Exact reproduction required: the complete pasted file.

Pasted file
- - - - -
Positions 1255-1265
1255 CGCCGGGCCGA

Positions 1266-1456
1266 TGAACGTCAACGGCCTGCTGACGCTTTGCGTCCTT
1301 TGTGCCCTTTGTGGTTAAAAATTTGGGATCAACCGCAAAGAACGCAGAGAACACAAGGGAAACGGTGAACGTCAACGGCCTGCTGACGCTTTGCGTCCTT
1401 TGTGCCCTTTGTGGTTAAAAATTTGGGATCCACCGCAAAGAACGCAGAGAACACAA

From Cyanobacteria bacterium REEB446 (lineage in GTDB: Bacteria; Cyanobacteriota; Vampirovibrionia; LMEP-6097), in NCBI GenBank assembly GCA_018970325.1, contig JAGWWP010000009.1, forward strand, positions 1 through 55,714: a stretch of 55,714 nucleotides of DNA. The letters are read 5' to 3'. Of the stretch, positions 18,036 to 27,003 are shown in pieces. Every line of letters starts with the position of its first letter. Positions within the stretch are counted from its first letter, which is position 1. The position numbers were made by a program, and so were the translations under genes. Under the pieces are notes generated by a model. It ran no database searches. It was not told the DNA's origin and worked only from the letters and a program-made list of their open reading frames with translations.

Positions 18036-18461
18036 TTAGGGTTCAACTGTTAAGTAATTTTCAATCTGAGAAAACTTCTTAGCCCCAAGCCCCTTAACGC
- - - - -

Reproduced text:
Positions 1255-1265
1255 CGCCGGGCCGA

Positions 1266-1456
1266 TGAACGTCAACGGCCTGCTGACGCTTTGCGTCCTT
1301 TGTGCCCTTTGTGGTTAAAAATTTGGGATCAACCGCAAAGAACGCAGAGAACACAAGGGAAACGGTGAACGTCAACGGCCTGCTGACGCTTTGCGTCCTT
1401 TGTGCCCTTTGTGGTTAAAAATTTGGGATCCACCGCAAAGAACGCAGAGAACACAA

From Cyanobacteria bacterium REEB446 (lineage in GTDB: Bacteria; Cyanobacteriota; Vampirovibrionia; LMEP-6097), in NCBI GenBank assembly GCA_018970325.1, contig JAGWWP010000009.1, forward strand, positions 1 through 55,714: a stretch of 55,714 nucleotides of DNA. The letters are read 5' to 3'. Of the stretch, positions 18,036 to 27,003 are shown in pieces. Every line of letters starts with the position of its first letter. Positions within the stretch are counted from its first letter, which is position 1. The position numbers were made by a program, and so were the translations under genes. Under the pieces are notes generated by a model. It ran no database searches. It was not told the DNA's origin and worked only from the letters and a program-made list of their open reading frames with translations.

Positions 18036-18461
18036 TTAGGGTTCAACTGTTAAGTAATTTTCAATCTGAGAAAACTTCTTAGCCCCAAGCCCCTTAACGC